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complex number

mathematics A number of the form x+iy where i is the square

root of -1, and x and y are real numbers, known as the

"real" and "imaginary" part. Complex numbers can be plotted

as points on a two-dimensional plane, known as an Arganddiagram, where x and y are the Cartesian coordinates.

An alternative, polar notation, expresses a complex number

as (r e^it) where e is the base of natural logarithms, and r

and t are real numbers, known as the magnitude and phase. The

two forms are related:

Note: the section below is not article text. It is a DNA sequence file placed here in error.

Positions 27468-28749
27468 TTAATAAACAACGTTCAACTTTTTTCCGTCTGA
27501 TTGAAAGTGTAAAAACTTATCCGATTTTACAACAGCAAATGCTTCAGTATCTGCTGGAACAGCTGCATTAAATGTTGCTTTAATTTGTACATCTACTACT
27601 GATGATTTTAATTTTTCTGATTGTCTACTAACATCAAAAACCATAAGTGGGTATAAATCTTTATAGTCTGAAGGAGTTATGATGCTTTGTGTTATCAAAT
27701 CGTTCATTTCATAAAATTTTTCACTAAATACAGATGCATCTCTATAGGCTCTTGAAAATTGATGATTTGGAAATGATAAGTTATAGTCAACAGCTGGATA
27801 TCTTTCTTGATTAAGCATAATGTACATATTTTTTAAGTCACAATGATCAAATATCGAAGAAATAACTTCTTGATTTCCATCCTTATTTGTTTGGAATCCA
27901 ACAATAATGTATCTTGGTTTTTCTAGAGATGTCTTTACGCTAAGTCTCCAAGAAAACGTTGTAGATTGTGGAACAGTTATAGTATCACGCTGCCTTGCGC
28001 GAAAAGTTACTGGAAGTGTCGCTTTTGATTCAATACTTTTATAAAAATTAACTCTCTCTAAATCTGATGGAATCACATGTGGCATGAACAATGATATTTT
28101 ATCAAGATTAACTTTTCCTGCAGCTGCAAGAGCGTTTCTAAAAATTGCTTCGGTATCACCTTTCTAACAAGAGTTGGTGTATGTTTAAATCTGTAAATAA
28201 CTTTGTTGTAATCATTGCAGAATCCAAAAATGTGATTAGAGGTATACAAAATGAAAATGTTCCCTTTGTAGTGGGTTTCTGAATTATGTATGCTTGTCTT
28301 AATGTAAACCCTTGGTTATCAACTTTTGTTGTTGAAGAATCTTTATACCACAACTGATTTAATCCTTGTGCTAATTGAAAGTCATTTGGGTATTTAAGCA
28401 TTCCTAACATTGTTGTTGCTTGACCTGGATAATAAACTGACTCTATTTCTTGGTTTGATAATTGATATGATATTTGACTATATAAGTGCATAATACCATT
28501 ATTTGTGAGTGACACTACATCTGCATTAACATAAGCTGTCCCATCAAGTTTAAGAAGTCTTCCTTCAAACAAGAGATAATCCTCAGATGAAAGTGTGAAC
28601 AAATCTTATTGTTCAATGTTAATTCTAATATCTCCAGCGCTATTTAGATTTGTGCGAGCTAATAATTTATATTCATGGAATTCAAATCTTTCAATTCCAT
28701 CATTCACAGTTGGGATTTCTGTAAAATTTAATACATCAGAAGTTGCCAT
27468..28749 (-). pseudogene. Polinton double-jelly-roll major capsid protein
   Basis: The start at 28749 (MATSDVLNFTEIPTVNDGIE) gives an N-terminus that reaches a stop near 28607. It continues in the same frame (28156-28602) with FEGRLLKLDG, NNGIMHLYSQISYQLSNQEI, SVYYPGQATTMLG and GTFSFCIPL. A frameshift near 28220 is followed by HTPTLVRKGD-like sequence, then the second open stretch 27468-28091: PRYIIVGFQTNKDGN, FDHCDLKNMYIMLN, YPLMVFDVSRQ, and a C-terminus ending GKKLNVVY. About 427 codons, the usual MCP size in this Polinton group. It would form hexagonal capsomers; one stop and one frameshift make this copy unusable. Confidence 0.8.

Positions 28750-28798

r e^it = r cos(t) + i r sin(t)

= x + i y

where

x = r cos(t)

y = r sin(t)

All solutions of any polynomial equation can be expressed as

complex numbers. This is the so-called Fundamental Theoremof Algebra, first proved by Cauchy.

Complex numbers are useful in many fields of physics, such as

electromagnetism because they are a useful way of representing

a magnitude and phase as a single quantity.